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Austria, France, Belgium, and the Netherlands have lost their edge in labor cost effectiveness while their southern counterparts surge ahead. The once-wide gaps in unit labor costs have narrowed significantly post-euro crisis. Germany’s stable performance contrasts with its neighbors’ trends. The pandemic has accelerated this shift, prompting a reassessment of investment patterns and productivity growth. The original eurozone members now grapple with a changing competitive landscape where northern nations must adapt or risk further decline. An ING research report shows huge changes in the balance within the European Union.

Northern Europe was lauded for its economic stability and competitiveness when the European Monetary Union was forged. An intricate web of high productivity, innovation, and efficient labor markets placed these nations at the economic forefront. However, recent data reveals a different narrative. The robustness of northern Europe’s labor competitiveness is faltering in a shifting economic landscape.

Convergence in cost competitiveness

The Eurozone has witnessed a convergence in competitiveness, particularly in relative unit labor costs, a pivotal measure of a country’s workforce cost efficiency. This change has been most pronounced since the start of the Euro crisis, leading to a significant shift in the economic balance within the union.

Austria, France, Belgium, and the Netherlands, once bastions of labor cost competitiveness, have seen their advantages erode. Their average labor costs have risen relative to their outputs, diminishing their competitive edge. In contrast, Germany has maintained a relatively stable position, though it is not without its concerns about future growth.


Italy, Spain, Greece, and Ireland, on the other hand, have improved their standings. These southern European economies have made strides in regaining internal competitiveness, a crucial factor in their economic resurgence. As a result, investments in these regions have markedly increased since the pandemic, signaling renewed confidence in their growth prospects.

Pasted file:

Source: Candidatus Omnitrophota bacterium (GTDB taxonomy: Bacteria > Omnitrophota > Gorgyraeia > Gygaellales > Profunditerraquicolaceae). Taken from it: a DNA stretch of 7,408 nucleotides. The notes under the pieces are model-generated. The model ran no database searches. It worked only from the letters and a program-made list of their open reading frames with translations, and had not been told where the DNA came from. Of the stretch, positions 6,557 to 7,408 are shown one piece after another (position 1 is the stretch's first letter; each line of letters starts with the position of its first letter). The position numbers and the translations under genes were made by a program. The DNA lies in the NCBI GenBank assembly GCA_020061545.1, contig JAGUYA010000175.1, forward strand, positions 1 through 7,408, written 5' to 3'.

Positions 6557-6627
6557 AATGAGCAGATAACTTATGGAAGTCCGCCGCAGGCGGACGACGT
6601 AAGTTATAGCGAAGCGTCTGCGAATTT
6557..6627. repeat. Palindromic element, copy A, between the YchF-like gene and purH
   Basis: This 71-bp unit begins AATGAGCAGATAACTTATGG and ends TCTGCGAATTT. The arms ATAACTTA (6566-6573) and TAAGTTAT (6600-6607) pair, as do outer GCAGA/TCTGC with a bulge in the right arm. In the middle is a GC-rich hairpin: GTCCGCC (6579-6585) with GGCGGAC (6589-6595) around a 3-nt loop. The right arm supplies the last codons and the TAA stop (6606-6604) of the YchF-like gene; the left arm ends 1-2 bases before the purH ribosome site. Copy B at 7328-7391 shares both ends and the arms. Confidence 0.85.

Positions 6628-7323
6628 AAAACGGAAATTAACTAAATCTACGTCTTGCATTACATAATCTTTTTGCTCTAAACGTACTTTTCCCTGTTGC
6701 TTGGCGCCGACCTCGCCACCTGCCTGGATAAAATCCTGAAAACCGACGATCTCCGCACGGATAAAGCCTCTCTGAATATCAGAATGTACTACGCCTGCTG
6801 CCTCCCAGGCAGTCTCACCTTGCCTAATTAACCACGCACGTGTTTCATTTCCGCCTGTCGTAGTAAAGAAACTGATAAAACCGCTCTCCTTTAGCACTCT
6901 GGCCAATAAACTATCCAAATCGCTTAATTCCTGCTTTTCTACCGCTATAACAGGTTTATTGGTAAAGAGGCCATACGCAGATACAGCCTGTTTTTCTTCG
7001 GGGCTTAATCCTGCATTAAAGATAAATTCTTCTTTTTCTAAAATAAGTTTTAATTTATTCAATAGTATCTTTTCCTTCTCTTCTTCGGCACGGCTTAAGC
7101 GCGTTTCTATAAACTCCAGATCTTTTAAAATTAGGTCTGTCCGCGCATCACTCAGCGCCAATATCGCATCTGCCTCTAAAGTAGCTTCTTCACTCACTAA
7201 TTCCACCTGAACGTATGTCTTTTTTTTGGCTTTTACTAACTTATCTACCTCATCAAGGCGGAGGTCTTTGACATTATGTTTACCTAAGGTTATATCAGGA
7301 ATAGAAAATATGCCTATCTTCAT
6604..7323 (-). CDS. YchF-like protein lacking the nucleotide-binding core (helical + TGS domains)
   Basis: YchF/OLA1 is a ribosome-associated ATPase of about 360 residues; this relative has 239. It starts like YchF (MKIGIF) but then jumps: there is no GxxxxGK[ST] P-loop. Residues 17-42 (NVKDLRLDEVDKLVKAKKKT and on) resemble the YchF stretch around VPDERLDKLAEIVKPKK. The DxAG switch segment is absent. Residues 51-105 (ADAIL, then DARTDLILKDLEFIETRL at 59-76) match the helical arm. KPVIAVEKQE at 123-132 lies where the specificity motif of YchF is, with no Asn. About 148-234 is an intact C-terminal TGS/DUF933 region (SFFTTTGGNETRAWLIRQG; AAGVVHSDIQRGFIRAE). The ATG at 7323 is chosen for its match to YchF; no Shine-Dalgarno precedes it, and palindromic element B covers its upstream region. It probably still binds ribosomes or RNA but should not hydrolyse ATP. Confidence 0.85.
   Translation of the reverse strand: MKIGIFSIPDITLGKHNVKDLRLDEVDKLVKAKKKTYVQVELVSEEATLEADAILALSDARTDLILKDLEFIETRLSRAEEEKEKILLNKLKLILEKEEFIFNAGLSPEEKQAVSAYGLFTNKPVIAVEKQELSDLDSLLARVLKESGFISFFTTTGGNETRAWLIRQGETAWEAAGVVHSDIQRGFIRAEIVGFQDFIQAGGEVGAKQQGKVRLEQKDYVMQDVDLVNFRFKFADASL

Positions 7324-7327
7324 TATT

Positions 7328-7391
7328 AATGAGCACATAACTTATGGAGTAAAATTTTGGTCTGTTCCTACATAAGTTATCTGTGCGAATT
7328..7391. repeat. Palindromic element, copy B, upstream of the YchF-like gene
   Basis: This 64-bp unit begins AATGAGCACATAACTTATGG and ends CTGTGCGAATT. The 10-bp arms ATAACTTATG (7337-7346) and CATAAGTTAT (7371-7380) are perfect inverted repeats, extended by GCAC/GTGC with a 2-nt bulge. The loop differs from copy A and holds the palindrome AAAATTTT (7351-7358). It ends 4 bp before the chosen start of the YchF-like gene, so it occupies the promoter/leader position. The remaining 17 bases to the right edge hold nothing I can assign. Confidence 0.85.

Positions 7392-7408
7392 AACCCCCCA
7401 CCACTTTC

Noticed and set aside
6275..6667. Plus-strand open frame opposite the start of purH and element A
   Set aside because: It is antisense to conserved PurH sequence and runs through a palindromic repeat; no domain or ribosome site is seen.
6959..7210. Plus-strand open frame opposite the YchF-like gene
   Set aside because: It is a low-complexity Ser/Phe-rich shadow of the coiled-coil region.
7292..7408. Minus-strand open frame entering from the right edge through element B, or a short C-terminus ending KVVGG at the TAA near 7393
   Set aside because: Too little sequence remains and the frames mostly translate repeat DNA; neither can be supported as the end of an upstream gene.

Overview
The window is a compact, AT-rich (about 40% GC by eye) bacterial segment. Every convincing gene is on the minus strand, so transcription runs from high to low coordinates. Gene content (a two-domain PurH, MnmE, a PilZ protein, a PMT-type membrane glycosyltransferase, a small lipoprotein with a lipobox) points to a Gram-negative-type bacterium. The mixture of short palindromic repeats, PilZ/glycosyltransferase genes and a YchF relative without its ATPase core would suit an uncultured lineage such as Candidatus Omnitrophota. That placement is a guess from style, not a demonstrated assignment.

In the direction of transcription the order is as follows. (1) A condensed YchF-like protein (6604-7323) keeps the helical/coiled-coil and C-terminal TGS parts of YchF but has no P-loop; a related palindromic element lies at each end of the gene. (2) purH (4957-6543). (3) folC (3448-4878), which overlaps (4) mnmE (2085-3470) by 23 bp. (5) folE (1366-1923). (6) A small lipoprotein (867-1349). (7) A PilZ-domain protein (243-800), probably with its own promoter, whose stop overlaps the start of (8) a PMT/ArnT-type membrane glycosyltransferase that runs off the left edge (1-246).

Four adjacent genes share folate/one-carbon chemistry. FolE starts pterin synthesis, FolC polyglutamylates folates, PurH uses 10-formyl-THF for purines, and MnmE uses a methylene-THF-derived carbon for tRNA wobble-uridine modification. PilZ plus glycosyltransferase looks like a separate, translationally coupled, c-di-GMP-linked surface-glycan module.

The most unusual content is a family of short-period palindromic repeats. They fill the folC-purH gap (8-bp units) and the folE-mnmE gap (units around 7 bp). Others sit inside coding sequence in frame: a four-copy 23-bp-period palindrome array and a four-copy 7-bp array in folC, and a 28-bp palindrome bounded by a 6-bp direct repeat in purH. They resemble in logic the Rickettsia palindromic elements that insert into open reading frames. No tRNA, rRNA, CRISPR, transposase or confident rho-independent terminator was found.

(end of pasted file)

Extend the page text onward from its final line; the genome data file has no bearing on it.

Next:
Productivity at the core of the issue

The root of this shift in labor cost competitiveness is twofold: investments and productivity. The euro’s first decade saw large capital inflows into the periphery, leading to investments which, in hindsight, were relatively unproductive, ING concludes. This set the stage for the current disparities. Moreover, weak productivity growth in the past decade has exacerbated the issue, particularly in the northern countries.

The pandemic has acted as a catalyst for these underlying trends. Unit labor costs have increased at an accelerated pace in the post-pandemic period, reflecting the urgent need for northern nations to address their waning competitiveness[1]. The investments made since the pandemic have followed a pattern similar to the pre-crisis era, with most periphery markets experiencing massive growth in this area.

Germany’s precarious position

Germany, despite its relative stability, is now referred to as ‘the sick man of Europe’ once again. Concerns about its labor cost competitiveness add to a growing list of worries regarding its growth model. The country that once led Europe’s economy now faces the daunting task of reinvigorating its labor market to fend off the challenge from the rejuvenated South.

As the European Commission DG ECFIN and ING Research highlight, the Netherlands and Austria are the most affected of the original 12 euro countries since the euro’s inception in terms of labor cost competitiveness. This has implications for future investment decisions, as businesses may seek more cost-effective environments, potentially within the southern European markets that have shown significant improvements.